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Neonatal hemolysis and risk of bilirubin-induced neurologic dysfunction.
Semin Fetal Neonatal Med. 2015 Feb; 20(1):26-30.SF

Abstract

The pathologic phenotype of severe hyperbilirubinemia in the newborn infant is primarily due to excessive bilirubin production and/or impaired conjugation, resulting in an increased bilirubin load. This may, in turn, increase an infant's risk for the development of bilirubin-induced neurologic dysfunction (BIND). The highest-risk infants are those with increased bilirubin production rates due to hemolysis. Several immune and non-immune conditions have been found to cause severe hemolysis, and these are often exacerbated in those infants with perinatal sepsis and genetic predispositions. Therefore, identification of these infants, with novel technologies, is paramount in reducing the incidence of BIND and the long-term neurologic sequelae for these at-risk infants.

Authors+Show Affiliations

Department of Pediatrics, Stanford University School of Medicine, Stanford, CA, USA. Electronic address: rjwong@stanford.edu.Department of Pediatrics, Stanford University School of Medicine, Stanford, CA, USA.

Pub Type(s)

Journal Article
Research Support, Non-U.S. Gov't
Review

Language

eng

PubMed ID

25560401

Citation

Wong, Ronald J., and David K. Stevenson. "Neonatal Hemolysis and Risk of Bilirubin-induced Neurologic Dysfunction." Seminars in Fetal & Neonatal Medicine, vol. 20, no. 1, 2015, pp. 26-30.
Wong RJ, Stevenson DK. Neonatal hemolysis and risk of bilirubin-induced neurologic dysfunction. Semin Fetal Neonatal Med. 2015;20(1):26-30.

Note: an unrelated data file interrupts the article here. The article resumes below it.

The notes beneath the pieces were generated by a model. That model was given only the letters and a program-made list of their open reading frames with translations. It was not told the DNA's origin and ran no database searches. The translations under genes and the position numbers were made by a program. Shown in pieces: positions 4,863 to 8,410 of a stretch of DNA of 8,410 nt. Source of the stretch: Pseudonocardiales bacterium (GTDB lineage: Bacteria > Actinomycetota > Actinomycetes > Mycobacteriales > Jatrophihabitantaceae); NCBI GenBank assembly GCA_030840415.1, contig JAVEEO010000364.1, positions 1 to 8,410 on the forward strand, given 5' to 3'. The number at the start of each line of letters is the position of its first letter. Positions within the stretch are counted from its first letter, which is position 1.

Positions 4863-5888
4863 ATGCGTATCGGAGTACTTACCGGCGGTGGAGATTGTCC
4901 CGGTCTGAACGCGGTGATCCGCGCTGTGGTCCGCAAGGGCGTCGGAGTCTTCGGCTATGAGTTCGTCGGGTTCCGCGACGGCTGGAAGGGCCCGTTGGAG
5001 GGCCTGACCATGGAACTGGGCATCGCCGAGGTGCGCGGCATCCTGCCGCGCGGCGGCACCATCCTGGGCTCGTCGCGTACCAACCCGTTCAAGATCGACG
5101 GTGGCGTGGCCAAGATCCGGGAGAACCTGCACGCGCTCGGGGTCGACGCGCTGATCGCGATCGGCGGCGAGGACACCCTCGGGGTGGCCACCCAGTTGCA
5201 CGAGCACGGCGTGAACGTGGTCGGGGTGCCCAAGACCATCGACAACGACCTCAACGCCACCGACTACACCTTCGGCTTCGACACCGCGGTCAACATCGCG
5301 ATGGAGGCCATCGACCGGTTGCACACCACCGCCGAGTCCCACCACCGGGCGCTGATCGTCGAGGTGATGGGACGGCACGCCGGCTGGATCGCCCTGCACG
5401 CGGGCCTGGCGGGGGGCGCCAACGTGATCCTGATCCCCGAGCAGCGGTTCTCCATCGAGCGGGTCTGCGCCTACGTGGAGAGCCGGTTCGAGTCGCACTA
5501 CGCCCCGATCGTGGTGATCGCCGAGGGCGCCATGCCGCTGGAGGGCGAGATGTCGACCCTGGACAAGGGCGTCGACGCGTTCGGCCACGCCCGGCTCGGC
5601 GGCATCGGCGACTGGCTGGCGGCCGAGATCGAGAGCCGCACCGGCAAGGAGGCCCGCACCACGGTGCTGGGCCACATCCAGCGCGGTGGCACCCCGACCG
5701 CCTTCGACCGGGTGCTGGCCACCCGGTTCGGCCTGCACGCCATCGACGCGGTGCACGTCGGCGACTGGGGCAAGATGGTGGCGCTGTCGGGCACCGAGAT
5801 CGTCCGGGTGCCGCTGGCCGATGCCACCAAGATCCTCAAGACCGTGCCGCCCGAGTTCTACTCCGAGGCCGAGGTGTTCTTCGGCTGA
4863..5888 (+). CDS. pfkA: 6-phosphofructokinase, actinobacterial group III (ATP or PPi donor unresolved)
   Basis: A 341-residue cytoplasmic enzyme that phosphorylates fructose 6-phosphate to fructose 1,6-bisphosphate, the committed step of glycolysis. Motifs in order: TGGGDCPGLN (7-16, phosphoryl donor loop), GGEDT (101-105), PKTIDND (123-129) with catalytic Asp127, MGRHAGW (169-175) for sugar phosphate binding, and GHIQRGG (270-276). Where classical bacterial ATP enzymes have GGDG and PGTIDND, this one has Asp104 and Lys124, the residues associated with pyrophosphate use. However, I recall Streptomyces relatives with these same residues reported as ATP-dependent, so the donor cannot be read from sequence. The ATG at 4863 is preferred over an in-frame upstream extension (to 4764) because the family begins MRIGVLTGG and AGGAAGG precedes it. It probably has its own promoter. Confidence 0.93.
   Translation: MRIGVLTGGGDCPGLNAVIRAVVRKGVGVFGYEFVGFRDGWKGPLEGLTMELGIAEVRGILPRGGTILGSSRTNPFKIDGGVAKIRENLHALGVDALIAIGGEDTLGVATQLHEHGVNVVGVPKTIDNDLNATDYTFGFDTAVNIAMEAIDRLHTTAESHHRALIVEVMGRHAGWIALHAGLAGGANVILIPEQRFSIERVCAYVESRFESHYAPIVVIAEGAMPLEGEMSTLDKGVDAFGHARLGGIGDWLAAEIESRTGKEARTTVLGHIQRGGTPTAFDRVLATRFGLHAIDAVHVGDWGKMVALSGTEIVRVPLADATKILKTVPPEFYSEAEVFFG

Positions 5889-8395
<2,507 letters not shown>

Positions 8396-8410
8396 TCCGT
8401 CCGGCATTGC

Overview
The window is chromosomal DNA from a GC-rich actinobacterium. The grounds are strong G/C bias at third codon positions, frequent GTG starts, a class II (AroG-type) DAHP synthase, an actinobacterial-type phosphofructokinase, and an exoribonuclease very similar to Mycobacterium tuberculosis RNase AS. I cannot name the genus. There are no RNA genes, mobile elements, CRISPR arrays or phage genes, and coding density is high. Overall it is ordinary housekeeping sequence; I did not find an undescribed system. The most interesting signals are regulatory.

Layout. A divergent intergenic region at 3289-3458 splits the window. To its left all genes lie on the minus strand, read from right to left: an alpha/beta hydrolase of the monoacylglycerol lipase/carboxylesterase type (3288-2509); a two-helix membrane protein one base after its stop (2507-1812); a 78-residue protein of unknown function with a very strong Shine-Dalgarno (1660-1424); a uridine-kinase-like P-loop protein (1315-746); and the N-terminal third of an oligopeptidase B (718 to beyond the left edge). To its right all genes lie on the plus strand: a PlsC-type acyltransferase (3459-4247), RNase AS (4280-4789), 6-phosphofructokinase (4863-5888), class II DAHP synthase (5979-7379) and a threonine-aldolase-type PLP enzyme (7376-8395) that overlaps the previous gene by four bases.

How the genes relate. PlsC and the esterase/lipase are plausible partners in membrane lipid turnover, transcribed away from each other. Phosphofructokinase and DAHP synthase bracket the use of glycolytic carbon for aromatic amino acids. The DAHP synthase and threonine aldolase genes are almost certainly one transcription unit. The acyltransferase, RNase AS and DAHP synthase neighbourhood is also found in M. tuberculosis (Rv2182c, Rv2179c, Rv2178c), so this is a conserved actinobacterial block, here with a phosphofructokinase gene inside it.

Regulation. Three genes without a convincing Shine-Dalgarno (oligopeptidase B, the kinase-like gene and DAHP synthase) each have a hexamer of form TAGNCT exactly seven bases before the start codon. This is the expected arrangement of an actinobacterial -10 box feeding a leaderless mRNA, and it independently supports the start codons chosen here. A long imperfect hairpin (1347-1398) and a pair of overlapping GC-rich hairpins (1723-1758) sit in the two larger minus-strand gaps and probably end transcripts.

Wong, R. J., & Stevenson, D. K. (2015). Neonatal hemolysis and risk of bilirubin-induced neurologic dysfunction. Seminars in Fetal & Neonatal Medicine, 20(1), 26-30. https://doi.org/10.1016/j.siny.2014.12.005
Wong RJ, Stevenson DK. Neonatal Hemolysis and Risk of Bilirubin-induced Neurologic Dysfunction. Semin Fetal Neonatal Med. 2015;20(1):26-30. PubMed PMID: 25560401.
* Article titles in AMA citation format should be in sentence-case
TY - JOUR T1 - Neonatal hemolysis and risk of bilirubin-induced neurologic dysfunction. AU - Wong,Ronald J, AU - Stevenson,David K, Y1 - 2015/01/02/ PY - 2015/1/7/entrez PY - 2015/1/7/pubmed PY - 2016/1/1/medline KW - Carbon monoxide KW - Hyperbilirubinemia KW - Jaundice KW - Kernicterus SP - 26 EP - 30 JF - Seminars in fetal & neonatal medicine JO - Semin Fetal Neonatal Med VL - 20 IS - 1 N2 - The pathologic phenotype of severe hyperbilirubinemia in the newborn infant is primarily due to excessive bilirubin production and/or impaired conjugation, resulting in an increased bilirubin load. This may, in turn, increase an infant's risk for the development of bilirubin-induced neurologic dysfunction (BIND). The highest-risk infants are those with increased bilirubin production rates due to hemolysis. Several immune and non-immune conditions have been found to cause severe hemolysis, and these are often exacerbated in those infants with perinatal sepsis and genetic predispositions. Therefore, identification of these infants, with novel technologies, is paramount in reducing the incidence of BIND and the long-term neurologic sequelae for these at-risk infants. SN - 1878-0946 UR - https://wwww.unboundmedicine.com/medline/citation/25560401/Neonatal_hemolysis_and_risk_of_bilirubin_induced_neurologic_dysfunction_ L2 - https://linkinghub.elsevier.com/retrieve/pii/S1744-165X(14)00100-0 DB - PRIME DP - Unbound Medicine ER -